ȻENTOL TŦE TEṈEW̱ (TOGETHER WITH THE LAND): PART 2: INDIGENOUS FRONTLINE PRACTICE AS RESURGENCE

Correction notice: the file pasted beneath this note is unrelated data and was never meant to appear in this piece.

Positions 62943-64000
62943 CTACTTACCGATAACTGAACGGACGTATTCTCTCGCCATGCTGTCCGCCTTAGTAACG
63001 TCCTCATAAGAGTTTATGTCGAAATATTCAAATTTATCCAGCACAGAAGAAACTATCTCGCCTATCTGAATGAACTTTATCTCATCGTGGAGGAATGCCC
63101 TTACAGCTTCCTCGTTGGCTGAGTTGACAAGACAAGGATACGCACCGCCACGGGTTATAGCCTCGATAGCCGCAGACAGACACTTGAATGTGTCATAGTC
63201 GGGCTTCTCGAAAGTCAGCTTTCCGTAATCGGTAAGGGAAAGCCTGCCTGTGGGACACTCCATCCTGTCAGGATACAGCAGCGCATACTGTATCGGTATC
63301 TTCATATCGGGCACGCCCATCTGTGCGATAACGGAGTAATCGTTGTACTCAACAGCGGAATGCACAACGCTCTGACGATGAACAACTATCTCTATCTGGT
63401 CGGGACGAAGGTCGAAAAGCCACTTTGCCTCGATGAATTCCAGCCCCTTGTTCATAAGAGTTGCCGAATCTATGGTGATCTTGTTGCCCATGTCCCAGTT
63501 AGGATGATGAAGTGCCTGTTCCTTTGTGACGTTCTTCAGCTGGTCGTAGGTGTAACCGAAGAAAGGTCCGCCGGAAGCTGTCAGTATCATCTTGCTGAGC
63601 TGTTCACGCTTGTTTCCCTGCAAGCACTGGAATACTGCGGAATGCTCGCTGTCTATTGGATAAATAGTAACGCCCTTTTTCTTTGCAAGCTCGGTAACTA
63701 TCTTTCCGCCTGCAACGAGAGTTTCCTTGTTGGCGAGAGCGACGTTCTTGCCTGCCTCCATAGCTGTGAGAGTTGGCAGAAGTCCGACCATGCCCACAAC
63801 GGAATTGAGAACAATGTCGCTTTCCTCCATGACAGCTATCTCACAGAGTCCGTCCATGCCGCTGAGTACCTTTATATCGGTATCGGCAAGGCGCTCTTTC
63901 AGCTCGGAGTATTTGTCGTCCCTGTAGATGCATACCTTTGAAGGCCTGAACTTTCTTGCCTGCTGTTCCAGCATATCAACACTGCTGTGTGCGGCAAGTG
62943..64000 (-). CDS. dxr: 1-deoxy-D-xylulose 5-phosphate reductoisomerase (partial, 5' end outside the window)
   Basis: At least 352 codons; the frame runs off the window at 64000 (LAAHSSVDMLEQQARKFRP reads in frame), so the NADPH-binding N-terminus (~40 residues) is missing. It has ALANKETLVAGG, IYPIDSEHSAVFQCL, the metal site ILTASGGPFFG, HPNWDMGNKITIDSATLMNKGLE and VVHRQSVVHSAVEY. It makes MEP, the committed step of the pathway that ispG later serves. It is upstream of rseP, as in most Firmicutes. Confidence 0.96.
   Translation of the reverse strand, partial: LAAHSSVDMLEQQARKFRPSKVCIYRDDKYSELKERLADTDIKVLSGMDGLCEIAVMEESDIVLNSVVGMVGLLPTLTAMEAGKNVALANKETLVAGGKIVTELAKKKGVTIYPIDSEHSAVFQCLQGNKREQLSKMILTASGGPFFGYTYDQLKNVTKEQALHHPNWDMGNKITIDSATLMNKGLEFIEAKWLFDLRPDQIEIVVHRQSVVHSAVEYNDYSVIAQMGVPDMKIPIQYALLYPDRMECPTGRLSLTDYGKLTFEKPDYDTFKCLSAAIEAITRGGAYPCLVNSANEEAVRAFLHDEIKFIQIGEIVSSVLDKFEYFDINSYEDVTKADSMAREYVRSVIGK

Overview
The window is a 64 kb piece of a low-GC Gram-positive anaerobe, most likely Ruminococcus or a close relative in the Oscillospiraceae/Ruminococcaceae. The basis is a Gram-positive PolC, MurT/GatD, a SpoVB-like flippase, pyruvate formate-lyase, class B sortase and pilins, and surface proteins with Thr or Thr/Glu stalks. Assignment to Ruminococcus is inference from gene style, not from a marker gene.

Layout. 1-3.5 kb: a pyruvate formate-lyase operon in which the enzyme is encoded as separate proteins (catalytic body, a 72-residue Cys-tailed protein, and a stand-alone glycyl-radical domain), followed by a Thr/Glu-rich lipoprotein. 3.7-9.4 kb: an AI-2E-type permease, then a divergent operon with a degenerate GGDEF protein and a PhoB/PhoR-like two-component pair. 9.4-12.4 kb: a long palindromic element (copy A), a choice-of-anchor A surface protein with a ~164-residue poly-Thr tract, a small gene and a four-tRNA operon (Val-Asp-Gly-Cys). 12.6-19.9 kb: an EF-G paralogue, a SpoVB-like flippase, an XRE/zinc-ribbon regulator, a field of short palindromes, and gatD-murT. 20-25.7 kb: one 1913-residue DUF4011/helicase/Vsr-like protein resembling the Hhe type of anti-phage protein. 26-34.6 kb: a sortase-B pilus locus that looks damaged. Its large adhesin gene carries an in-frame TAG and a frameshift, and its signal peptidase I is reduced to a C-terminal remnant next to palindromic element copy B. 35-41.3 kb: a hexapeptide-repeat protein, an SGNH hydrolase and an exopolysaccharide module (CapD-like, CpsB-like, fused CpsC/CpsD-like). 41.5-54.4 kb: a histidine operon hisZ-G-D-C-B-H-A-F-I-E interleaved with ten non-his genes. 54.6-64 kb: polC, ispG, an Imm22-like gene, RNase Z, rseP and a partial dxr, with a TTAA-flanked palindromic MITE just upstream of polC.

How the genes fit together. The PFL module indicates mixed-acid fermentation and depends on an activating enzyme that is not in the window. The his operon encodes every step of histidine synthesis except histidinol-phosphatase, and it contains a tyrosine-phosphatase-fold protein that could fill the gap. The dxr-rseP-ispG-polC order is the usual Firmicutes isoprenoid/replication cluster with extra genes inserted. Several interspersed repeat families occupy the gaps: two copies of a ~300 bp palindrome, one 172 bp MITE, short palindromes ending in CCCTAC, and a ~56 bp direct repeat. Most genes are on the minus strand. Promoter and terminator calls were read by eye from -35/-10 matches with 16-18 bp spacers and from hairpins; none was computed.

In this paper, Part 2 of a two-paper series, we extend our learning on land- and water-based pedagogies from Part 1 to outline broader debates about upholding resurgence in frontline practice with Indigenous children, youth, and families. This article shares key learning from an Indigenous land- and water-based institute held from 2019 to 2020 that was facilitated by knowledge keepers from local First Nations and coordinated by faculty mentors from the School of Child and Youth Care at the University of Victoria. The purpose of the one-year institute was to convene a circle of Indigenous graduate students and faculty to engage in land- and water-based learning and meaningful mentoring connections with Indigenous Old Ones, Elders, and knowledge keepers. Students participated in land- and water-based activities and ceremonies, learning circles, and writing workshops, and were invited to develop and share culturally grounded frameworks to inform their frontline practice with children, youth, families, and communities. Drawing on a storytelling approach to share our learning from this institute, we explore the praxis and challenges of resurgence in deeply damaging colonial contexts. Our individual and collective reflections on Indigenous land-based pedagogies focus on local knowledges, our own diverse perspectives and frontline work, and ethical land and community engagements as integral to resurgent Indigenous practice.
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